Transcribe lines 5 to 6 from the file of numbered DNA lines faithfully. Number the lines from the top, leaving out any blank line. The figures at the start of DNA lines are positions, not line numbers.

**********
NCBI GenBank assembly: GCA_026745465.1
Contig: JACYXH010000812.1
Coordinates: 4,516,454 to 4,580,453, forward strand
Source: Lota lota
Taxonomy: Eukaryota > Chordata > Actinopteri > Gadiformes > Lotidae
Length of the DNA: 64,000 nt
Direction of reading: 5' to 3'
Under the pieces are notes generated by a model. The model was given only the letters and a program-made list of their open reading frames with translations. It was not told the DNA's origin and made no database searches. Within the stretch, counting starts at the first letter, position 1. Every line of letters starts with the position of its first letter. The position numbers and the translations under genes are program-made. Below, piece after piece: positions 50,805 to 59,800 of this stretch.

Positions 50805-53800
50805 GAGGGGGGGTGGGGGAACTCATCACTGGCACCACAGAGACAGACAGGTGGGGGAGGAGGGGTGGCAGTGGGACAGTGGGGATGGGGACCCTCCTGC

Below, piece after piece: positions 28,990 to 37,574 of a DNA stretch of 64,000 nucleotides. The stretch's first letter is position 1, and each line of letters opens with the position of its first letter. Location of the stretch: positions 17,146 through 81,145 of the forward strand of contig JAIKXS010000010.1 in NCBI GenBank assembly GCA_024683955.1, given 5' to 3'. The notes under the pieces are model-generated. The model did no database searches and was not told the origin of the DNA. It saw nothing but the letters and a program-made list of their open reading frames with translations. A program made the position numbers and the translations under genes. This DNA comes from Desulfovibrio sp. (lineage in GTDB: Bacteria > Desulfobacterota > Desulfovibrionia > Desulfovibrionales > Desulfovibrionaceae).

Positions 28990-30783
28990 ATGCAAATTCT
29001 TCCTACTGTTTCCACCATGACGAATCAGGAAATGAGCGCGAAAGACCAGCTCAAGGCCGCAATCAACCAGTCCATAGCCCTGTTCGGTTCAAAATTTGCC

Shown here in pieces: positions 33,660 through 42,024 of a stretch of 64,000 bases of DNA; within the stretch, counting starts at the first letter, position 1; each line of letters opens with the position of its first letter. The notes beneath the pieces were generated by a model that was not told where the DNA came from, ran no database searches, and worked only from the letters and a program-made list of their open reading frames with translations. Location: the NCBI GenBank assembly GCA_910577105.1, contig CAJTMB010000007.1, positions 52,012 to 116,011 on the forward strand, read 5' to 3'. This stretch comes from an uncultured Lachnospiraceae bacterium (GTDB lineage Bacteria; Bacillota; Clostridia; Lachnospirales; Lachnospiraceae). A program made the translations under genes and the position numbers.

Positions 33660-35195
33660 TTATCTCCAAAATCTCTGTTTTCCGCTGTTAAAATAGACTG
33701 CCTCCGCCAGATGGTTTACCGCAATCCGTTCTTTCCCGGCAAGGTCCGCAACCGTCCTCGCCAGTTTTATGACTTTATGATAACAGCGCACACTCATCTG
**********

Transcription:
Taxonomy: Eukaryota > Chordata > Actinopteri > Gadiformes > Lotidae
Length of the DNA: 64,000 nt